Student Awards Convocation honors student achievement

GVL / Luke Holmes - A couple of students pose for a photo with president Haas before the ceremony. The Student Convocation awards ceremony was held in the Eberhard Center Monday, Apr. 11, 2016.

GVL / Luke Holmes - A couple of students pose for a photo with president Haas before the ceremony. The Student Convocation awards ceremony was held in the Eberhard Center Monday, Apr. 11, 2016.

Maddie Forshee

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April 11 was the first bright day of the spring season, and that brightness continued into the evening as Grand Valley State University celebrated its best and brightest students at the annual Student Awards Convocation on April 11.

“Tonight, we celebrate our students’ outstanding achievements, leadership capabilities and general contributions to the campus community,” said Provost Gayle Davis. “I’m honored to be here with you.”

Davis introduced Dean of Students Bart Merkle, who gave the keynote speech of the night. Merkle said that he wanted to share his wisdom with the award recipients, and gave some choice advice to them.

“No matter who we are, what we do, how successful we are, or how much wealth we may accumulate, life is like a roller coaster,” he said. “We all experience ups and downs, and the challenge to each of us is to enjoy the ups and survive the downs.”

202 awards were given out in total, 164 to undergraduates and 38 to graduate students for a range of accomplishments.

Each college – the College of Liberal Arts and Sciences, Seidman College of Business, College of Community and Public Service, College of Education, Seymour and Esther Padnos College of Engineering and Computing, College of Health Professions, Brooks College of Interdisciplinary Studies and the Kirkhof College of Nursing – gave out the “Excellence-in-a-Discipline” Award, an award that honors one student from every undergraduate and graduate discipline within the college.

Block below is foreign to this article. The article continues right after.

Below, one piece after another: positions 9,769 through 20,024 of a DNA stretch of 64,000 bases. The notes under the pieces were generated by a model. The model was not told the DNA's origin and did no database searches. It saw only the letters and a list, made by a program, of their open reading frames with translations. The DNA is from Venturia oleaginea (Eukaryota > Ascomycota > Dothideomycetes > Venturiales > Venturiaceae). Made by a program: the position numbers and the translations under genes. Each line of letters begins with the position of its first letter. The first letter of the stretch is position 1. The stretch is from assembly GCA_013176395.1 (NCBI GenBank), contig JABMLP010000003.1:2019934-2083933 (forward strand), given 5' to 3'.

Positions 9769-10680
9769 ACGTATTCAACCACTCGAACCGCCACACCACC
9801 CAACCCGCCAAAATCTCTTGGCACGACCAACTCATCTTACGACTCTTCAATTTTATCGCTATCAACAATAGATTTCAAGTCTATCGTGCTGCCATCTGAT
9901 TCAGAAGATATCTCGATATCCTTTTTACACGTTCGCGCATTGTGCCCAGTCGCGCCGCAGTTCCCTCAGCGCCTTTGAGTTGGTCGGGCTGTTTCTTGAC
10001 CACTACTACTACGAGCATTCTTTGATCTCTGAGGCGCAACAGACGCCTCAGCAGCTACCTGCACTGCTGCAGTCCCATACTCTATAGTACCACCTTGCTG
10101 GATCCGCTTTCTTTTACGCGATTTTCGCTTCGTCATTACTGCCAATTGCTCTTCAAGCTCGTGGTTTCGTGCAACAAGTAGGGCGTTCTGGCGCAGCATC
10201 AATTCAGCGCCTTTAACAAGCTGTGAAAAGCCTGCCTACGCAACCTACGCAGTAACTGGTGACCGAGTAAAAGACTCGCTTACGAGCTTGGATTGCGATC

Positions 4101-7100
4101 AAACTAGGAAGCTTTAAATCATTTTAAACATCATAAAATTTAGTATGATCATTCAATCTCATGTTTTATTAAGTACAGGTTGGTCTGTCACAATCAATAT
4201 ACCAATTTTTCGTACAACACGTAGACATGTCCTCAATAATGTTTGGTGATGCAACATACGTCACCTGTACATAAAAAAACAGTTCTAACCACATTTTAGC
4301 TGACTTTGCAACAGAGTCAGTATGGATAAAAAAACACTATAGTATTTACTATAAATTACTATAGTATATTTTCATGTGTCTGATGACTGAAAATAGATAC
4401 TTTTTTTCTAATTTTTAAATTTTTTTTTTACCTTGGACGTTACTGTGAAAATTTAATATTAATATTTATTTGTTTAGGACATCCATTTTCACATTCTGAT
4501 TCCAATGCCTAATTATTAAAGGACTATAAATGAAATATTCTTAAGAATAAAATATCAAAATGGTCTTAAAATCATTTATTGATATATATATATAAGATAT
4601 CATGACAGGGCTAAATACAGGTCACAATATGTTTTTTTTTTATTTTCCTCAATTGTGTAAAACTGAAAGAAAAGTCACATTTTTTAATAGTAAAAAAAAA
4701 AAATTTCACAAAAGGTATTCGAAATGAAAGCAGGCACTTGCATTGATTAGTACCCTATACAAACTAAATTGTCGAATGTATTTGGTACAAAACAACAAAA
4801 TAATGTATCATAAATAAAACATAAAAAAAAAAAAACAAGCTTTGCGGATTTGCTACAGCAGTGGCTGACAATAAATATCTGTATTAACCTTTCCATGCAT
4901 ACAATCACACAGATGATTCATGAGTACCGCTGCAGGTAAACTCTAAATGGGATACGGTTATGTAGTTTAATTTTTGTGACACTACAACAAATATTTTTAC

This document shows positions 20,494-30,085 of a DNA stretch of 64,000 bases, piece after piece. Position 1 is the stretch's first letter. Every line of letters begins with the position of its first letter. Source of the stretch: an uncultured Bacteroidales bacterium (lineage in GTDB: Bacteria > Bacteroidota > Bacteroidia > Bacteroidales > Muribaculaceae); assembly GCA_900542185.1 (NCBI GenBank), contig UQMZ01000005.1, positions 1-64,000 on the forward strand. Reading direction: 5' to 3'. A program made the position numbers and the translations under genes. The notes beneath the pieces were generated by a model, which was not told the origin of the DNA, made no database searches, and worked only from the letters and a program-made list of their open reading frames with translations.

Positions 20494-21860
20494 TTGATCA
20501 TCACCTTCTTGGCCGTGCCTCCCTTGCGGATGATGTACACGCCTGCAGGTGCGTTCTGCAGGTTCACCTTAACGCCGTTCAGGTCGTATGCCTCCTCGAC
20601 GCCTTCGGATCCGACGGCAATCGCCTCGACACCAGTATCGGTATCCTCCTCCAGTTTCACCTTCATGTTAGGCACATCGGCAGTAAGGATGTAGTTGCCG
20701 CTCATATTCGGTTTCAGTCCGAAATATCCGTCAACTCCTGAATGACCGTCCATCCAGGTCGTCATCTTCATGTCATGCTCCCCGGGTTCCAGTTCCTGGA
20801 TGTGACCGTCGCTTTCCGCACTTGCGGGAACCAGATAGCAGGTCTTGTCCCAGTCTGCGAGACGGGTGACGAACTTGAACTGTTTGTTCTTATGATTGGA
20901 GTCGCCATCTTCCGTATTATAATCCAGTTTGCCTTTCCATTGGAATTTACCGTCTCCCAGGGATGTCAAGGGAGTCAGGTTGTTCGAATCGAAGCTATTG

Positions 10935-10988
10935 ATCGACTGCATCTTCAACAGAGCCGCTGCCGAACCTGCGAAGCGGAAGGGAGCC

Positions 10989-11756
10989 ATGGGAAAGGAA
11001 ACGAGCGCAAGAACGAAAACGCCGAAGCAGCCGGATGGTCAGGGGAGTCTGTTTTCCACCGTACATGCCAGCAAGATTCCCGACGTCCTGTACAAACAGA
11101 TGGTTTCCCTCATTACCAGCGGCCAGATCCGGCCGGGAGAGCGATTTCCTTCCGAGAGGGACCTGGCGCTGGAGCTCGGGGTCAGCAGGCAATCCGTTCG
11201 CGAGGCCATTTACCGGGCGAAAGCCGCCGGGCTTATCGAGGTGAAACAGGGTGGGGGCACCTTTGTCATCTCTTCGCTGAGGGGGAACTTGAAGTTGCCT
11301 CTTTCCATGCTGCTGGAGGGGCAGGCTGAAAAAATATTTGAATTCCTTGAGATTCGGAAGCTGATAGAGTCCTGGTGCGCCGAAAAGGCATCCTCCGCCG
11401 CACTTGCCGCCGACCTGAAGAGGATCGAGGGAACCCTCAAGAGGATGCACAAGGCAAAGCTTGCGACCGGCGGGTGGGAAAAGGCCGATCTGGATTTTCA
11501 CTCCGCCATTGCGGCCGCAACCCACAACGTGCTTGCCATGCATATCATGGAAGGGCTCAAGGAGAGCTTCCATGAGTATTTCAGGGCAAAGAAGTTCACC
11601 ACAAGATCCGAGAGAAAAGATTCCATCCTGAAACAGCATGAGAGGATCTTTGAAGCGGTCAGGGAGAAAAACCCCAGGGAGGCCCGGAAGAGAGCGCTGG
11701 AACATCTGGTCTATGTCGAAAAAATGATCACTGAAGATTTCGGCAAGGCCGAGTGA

The students were recommended for the award by departmental faculty, which was based upon an earned minimum number of credit hours and grade point average.

“There are two guiding principles (that I do) that are worthy of adoption,” Merkle said. “Strive to bring out the best in other people and strive to make wherever you are a better place. In the end, I believe that the way you implement these principles will determine your personal and professional success.”

Some students embodied these principles that Merkle imparted on them and received awards based on their demonstration leadership and contributions to their respective fields of study during their time at GVSU.

The Kenneth R. Venderbush Leadership Award is an award that is given to one senior who showcased exceptional academic and leadership abilities during their college career. This years’ award recipient was Maddie Cleghorn, GVSU’s student senate president and a political science major.

The Thomas M. Seykora Award for Outstanding Contribution honors eight seniors who have made significant contributions to GVSU’s campus community. These students were selected by their peers and staff members of GVSU. The students selected to receive this award were: Jiri Aberle (international relations), Demario Bell (English), Kendall Farkas (classics), Darian Farrell (psychology), Nicole Gustin (Biomedical sciences and nursing), Danielle O’Connor (hospitality and tourism management), Scott St. Louis (history) and Danielle Tanner (international relations). 

The Glenn. A. Niemeyer Award is considered the most prestigious academic award given out by GVSU. The students who receive this award every year are well-rounded students who demonstrate only excellence in their classes and in their extra-curricular activities and enrich their own lives and the lives of others.

The two undergraduate students honored with this award were Andrew Plague, a political science student, and Scott St. Louis, a history student. The three graduate students chosen for this award were Scott Burden, a higher education student, Jonathan Gibson, a nursing student, and Crystal Lamb, a physical therapy student.